VILNIUS - Lithuanian Justice Minister Elvinas Jankevicius and Interior Minister Eimutis Misiunas have raised the issue of Russia's actions against Lithuanian judges, who heard the high-profile January 13 case, at the EU level.
Jankevicius and Misiunas took part in a meeting of EU justice and interior ministers in Luxemburg.
"Russia's actions are incompatible with the status of the rule of law and should be condemned. This way preconditions are created to persecute judges of an independent state, performing their constitutional duties. It cannot be justified and tolerated," Jankevicius said in a statement.
"We view such behavior of the Russian Federation as unlawful attempts to put direct pressure on Lithuanian courts performing their constitutional duty to execute justice in a case of special importance for the whole Lithuanian nation," he added.
In April, the Russian Investigative Committee opened a criminal case against four Lithuanian judges who a month earlier convicted former Soviet Defense Minister Dmitry Yazov and former Soviet Army members in the January 13, 1991 case.
The case against Judges Aiva Surviliene, Virginija Pakalnyte-Tamosiunaite and Arturas Sumskas of the Vilnius Regional Court and Ainora Kornelija Maceviciene, the chairwoman of the judicial panel who retired after reading out the verdict, was opened for "pronouncing a knowingly unlawful sentence".
Jankevicius paid attention to the fact that Russia might misuse the Interpol system and bilateral cooperation agreements, seeking arrest, detention and extradition of Lithuanian officials subject to politically-motivated persecution.
"We seek to ensure that countries closely cooperate with Lithuanian institutions if Russia requested under a legal assistance agreement to find, question or detain Lithuanian judges and prosecutors," he said.
Interior Minister Misiunas asked his EU counterparts to cooperate with Lithuanian authorities "against any possible Interpol alerts or bilateral requests launched by Russia in order to locate or to arrest officials of Lithuania involved in the case", the Interior Ministry said in a press release.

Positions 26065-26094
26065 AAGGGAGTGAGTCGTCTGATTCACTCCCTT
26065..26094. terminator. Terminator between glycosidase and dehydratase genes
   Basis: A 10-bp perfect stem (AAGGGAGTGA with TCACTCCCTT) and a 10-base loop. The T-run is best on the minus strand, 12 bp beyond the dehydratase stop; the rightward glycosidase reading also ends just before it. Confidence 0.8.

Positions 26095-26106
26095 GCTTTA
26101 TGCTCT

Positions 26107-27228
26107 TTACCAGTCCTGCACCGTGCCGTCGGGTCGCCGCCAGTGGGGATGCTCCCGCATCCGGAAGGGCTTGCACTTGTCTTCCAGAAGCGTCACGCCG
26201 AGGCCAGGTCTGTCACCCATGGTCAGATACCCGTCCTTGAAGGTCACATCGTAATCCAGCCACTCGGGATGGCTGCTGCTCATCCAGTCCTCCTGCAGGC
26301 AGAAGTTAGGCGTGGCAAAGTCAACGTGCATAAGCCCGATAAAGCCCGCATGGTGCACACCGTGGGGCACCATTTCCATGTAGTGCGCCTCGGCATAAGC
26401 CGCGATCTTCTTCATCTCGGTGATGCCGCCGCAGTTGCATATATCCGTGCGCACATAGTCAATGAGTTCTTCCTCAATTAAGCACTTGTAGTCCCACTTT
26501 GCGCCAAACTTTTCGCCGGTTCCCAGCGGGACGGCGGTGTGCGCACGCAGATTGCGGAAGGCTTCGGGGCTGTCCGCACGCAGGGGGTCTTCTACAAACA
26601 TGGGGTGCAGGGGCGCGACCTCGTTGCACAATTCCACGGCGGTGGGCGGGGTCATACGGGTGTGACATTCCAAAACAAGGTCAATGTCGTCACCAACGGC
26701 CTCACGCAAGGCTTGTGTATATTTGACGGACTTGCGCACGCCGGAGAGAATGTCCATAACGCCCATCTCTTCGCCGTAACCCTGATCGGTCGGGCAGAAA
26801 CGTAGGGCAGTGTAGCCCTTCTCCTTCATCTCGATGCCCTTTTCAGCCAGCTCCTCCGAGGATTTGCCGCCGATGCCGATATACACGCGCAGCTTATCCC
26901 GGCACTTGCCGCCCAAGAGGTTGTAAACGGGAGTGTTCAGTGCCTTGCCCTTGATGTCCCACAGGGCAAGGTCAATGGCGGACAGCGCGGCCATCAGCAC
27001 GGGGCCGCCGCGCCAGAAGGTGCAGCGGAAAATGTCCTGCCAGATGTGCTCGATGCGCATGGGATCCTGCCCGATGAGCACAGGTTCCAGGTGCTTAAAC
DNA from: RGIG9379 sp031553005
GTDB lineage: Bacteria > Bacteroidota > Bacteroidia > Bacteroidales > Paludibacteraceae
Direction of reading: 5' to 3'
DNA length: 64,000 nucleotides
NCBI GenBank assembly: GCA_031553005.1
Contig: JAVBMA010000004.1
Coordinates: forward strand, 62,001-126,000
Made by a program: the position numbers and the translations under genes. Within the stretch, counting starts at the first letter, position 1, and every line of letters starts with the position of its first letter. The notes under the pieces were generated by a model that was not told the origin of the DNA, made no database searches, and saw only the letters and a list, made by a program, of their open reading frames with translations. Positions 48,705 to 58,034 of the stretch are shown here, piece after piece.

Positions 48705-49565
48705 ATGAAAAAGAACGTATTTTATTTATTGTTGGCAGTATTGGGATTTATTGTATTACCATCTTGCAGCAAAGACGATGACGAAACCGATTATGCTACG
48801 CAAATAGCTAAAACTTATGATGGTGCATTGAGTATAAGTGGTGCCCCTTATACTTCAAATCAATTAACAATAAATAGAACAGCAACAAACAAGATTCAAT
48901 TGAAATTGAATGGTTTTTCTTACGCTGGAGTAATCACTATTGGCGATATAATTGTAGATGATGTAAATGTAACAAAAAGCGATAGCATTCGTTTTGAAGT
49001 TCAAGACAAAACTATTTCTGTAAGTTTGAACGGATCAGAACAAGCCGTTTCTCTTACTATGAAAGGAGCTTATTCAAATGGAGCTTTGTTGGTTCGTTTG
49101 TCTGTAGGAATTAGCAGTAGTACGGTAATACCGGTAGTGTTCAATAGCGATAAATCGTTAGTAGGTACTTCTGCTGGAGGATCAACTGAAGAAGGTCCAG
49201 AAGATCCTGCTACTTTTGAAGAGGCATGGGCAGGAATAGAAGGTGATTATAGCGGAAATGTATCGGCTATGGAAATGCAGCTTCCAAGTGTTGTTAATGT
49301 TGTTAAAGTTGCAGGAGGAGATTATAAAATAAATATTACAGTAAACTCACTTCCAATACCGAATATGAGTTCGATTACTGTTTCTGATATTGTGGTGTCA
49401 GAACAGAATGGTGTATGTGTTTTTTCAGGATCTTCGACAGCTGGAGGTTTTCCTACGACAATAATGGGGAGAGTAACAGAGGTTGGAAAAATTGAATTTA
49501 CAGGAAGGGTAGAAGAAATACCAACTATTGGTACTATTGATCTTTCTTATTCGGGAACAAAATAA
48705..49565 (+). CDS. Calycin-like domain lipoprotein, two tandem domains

"We regard such actions of the Russian Federation as an unlawful attempt to exert direct pressure on Lithuania's courts and as yet another attempt to rewrite history and deny the fact of the Soviet occupation," Misiunas said.
"I have turned not only to my counterparts, but also to the secretary general of Interpol over cooperation in this matter. This is particularly important for me not only as a minister, but also as a Lithuanian citizen and a former judge," he added.
In March, the Vilnius Regional Court convicted a total of 67 Russian, Belarusian and Ukrainian citizens of war crimes and crimes against humanity but the verdicts since then have been appealed by both the prosecutors and part of the convicts.
The Justice Ministry said active legal cooperation with Russia was sought as part of this case and 289 legal assistance requests were sent but only five of them were partly executed.
Fourteen civilians were killed and hundreds more were wounded when the Soviet troops stormed the TV Tower and the Radio and Television Committee building in Vilnius in the early hours of January 13, 1991.
The Soviet used military force to topple Lithuania's legitimate government after Lithuanian declared its independence from the Soviet Union on March 11, 1990.